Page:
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Posted on: September 1, 2023

What You Need To Know About Carbon Monoxide

Carbon Monoxide

Carbon monoxide (CO) is an invisible, odorless gas; because you can't see, taste, or smell it, it can kill you before you know it's there.

How can I protect against carbon monoxide poisoning?

Early warning is essential. The Consumer Product Safety Commission (CPSC) recommends that every home have at least one carbon monoxide alarm with an audible warning signal near the sleeping area. Choose a CO alarm that is Underwriters Laboratories, Inc. (UL) listed. Look for the UL logo on the package. The International Association of Fire Chiefs recommends that UL-listed CO alarms be installed on every level of the home for additional protection. Have a qualified appliance technician check all fuel-burning appliances, furnaces, venting, and chimney systems at least once a year or as the manufacturer recommends. 

How does a carbon monoxide alarm work?

A CO alarm is not like a smoke alarm. A smoke alarm triggers an alarm immediately when it detects smoke. In a fire, the danger is immediate. A carbon monoxide alarm triggers an alarm based on exposure to CO over time. It is designed to sound an alarm before an average, healthy adult would experience symptoms. Remember, with carbon monoxide, it is the concentration of CO over time that poses a threat. Since carbon monoxide displaces oxygen in your blood, it can harm you if you are exposed to high levels of CO in a short period of time or to lower levels of CO over a long period of time.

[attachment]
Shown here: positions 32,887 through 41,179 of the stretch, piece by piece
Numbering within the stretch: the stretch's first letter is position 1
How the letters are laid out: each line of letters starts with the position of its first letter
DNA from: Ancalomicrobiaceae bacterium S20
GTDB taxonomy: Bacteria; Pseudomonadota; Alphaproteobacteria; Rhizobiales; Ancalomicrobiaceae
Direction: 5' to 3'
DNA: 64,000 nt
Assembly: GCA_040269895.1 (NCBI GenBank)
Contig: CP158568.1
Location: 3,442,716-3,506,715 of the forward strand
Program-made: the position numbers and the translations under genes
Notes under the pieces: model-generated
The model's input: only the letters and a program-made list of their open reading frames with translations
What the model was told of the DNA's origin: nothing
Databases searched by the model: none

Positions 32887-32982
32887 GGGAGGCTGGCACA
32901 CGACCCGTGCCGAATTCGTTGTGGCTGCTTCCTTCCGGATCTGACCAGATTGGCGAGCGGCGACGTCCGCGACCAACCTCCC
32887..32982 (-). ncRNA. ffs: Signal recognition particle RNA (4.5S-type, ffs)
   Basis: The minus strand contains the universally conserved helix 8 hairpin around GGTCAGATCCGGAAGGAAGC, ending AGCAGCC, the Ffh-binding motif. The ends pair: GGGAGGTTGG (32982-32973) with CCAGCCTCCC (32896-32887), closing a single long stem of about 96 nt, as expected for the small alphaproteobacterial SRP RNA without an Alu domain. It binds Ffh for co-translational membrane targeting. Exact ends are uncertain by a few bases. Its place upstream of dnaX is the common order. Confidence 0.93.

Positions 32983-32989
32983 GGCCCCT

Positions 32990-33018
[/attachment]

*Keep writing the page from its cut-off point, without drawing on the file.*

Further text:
What do I do if my carbon monoxide alarm goes off?

Never ignore your alarm! It is very possible that you won't be experiencing symptoms of CO poisoning when the alarm sounds. That does not mean there is no carbon monoxide present. The alarm is supposed to go off before you feel sick so you have time to react and take action. Do not panic. Press the Test/Silence button to quiet the alarm temporarily, then call 911. Immediately move everyone to a source of fresh air. Leave the CO alarm where it is (the emergency responders will want to check it when they arrive). Do not re-enter your home until the emergency responder has arrived, your home is aired out, and your CO alarm returns to normal operation. Have the problem corrected as soon as possible. Keep your home well-ventilated until the problem has been fixed.

For more information on Carbon Monoxide, please download this helpful PDF or contact the Carbondale Fire Department at 618-457-3234.

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